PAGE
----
The Making of Bruce Almighty’s Funniest Scene | A Talk with Scott Hill, ACE

By Chris Wells
Jun 20, 2024
13 minute read
A YouTube thumbnail, showing film editor Scott Hill




Welcome to part three of our exclusive interview with Scott Hill, a renowned film editor with an impressive career in the industry. In this segment, Scott discusses the challenges and techniques of editing an iconic scene from Bruce Almighty and the meticulous work involved in maintaining an organised editorial.

In this insightful discussion, Scott shares his experiences, challenges, and the techniques that have shaped his career. Whether you're an aspiring editor or a seasoned professional, this interview is packed with valuable insights and behind-the-scenes stories that will inspire and inform your editing journey.



This transcription has been lightly edited for clarity.

Chris Wells: So this is just a personal one. One of the very first scenes I ever saw as a young person in my developmental years of cinema was the scene in Bruce Almighty with Steve Carell, where he starts talking gibberish.

That has some of the best comedy editing I have ever seen. And I had this moment the other day where I was reflecting; that is still one of the funniest things I've ever seen. And then all of a sudden, I'm like, wait a minute, I can talk to the man that did it!

So I just wanted to ask very specifically if you have any memories of that kind of editing, that sort of getting that together, because that was a scene I always remember. And, you know, as an adult, being able to analyse it kind of a bit more. A lot of the genius of that is that when Jim Carrey starts moving his mouth one way, it matches perfectly with the sound that Steve Carell was doing.

And was that something that, like, they wrote down the exact gibberish so it would match? Were they in the same room and just kind of worked it out? Or was it something you had to find in the edit to get that timing right?

Scott Hill: They did try, but Steve had had improv so much, and then the shot with Jim in the control booth doing the controlling. He's separate. So they were both improvising at the same time or on the same day. It's not like we shot one side, looked at the film, and then had somebody else mimic what was done.

Now, that scene, probably one of the funniest in the movie, was an interesting challenge, editing, because it was so funny that the director, Tom Shadyac, decided that he felt the film was peaking too early. So how do we as oh, here's Tom's challenge. He goes, you think about this. How do we move this scene later in the movie so the film doesn't peak so early?

And, you know, that's one of those drop that bomb on me Friday night and then, you know, come into the cutting room Monday morning. So, Scott, what'd you come up with? But it worked out fine. We were able to rearrange and restructure that section of the movie so that we could just take and move it. I mean, it was. We're not moving it 20 minutes. It would just be too much. But we were still able to move it several scenes later and restructure the area so that the movie would peak later.

That's something about that scene. What I remember quite vividly about that scene as I was cutting in the cutting room, we were shooting, that scene at Universal, and I get the phone call in the cutting room. "Mr. Shadyac would like you on set with him." And I'm like, Jeez, here we go.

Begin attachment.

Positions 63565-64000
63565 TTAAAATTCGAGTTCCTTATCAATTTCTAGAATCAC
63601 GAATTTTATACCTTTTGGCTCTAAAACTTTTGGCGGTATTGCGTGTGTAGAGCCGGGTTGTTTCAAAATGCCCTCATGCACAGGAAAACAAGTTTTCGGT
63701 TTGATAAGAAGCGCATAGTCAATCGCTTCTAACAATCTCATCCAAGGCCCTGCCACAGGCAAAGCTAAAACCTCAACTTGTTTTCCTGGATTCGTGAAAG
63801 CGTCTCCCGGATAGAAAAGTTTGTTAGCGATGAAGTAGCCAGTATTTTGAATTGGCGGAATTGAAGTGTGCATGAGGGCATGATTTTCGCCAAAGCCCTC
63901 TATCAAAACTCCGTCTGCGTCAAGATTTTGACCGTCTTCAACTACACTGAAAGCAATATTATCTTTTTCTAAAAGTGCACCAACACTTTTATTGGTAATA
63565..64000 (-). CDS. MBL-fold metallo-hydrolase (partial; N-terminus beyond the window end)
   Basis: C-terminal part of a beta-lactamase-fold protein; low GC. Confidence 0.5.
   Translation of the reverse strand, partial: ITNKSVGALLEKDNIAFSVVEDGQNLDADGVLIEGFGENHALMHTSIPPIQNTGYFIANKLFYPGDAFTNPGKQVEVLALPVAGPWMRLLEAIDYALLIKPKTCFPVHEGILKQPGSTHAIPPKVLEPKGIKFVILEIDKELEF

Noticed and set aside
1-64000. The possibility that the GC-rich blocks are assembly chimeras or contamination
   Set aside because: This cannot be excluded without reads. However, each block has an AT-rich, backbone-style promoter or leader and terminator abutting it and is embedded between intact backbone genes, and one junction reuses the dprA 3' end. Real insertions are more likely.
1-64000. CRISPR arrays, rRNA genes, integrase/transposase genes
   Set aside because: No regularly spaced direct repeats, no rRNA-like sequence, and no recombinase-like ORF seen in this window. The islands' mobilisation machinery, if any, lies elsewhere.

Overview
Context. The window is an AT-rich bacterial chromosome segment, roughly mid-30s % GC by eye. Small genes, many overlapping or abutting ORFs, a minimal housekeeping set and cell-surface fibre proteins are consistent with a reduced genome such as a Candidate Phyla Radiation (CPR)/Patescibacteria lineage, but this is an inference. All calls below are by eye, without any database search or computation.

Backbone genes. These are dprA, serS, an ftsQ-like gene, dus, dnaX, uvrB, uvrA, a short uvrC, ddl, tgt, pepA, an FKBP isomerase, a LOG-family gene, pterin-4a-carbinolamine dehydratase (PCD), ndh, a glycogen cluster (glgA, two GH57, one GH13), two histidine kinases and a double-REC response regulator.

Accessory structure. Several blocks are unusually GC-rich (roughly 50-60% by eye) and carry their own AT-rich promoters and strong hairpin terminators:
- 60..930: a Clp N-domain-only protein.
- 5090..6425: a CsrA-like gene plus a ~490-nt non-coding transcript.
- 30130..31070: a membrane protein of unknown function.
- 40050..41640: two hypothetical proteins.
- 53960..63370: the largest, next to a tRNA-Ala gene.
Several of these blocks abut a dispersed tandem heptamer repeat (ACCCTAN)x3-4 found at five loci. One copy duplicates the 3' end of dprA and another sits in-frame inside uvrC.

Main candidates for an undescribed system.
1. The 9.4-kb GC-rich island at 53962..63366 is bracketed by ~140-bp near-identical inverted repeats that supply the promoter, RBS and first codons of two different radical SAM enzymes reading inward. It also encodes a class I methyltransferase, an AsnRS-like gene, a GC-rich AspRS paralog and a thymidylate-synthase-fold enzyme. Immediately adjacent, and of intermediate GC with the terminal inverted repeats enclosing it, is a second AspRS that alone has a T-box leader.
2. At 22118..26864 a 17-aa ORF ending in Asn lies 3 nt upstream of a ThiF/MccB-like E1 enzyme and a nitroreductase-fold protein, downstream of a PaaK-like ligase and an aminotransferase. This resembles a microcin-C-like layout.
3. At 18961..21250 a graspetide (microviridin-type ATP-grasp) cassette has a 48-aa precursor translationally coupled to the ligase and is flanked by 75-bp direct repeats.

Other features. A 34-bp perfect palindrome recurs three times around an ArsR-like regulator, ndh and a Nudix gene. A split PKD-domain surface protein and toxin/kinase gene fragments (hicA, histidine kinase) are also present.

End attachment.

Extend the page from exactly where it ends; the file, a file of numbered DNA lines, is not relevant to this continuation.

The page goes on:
So I go down to the set, and they're shooting that scene. And so I'm sitting next to Tom, and we're, you know, behind the monitors and the whole sets in front of us and everything. And I'm watching it play out, and everybody is trying to stifle their laugh so they don't blow the take because the whole crew behind the camera, everybody's laughing, and it's hilarious.

The stuff that that Steve's coming up with. That Jim's coming up with. And so Tom just said, I want you just to see what we're doing here, just to see, you know, get some ideas on where this scene is going. So I'm sitting there for quite a while, watching it, and we finish it.

We finish Steve's coverage, and everybody's laughing and congratulating Steve on the brilliant improv. And Tom turns to me in the chair and he goes, I don't know how you're going to cut that, but I know it's going to be great. I have no clue how that's going to cut together. So good luck, and I'm anxious to see what you come up with.

Chris Wells: And how did you feel in that moment “I have no idea how I'm going to edit this.”

Scott Hill: I didn't, I had no idea. But you're looking at it, and you go, well, my first question was, there's so much great stuff, how am I going to get that incorporated in the scene?

So that actually tracks with the drama of what the scenes are about; how is that going to happen? And then I, you know, get Jim's coverage and see, and the Jim stuff is hilarious, and it's like, oh my God. So, I got to meld these two together. And as you said, make it look like what Jim says is what comes out of Steve's mouth.

Yeah. When you're given brilliant footage like that, then it's just then it's just on you as an editor to not screw it up.

Chris Wells: Yeah, I can imagine. That's a lot of pressure, though. There's so much gold. Did you did you find there was something...

Scott Hill: Oh, yeah. It's that I'm always feeling pressure. It's like, this has got to be gold from the outset, or I'm in trouble.

Chris Wells: Well, I can definitely say from an audience, it definitely worked because it's still something that I, you know, as a film I rewatched recently, but one it's always stuck in my head the way that that scene was done.

Scott Hill: Well, I'm very proud to say that when Tom saw the scene, the only thing he wanted to do was make it go a little longer because it's such a good laugh, and we added a little more at the end. But I'd say 98% of that scene is my first cut.

Chris Wells: Oh, wow. That's amazing because it is. And you know, the other thing I keep thinking about is that the scene is very dynamic. It's not he's just doing gibberish. He goes fast and slow and fast and slow. And was that something that you had to find in the edit?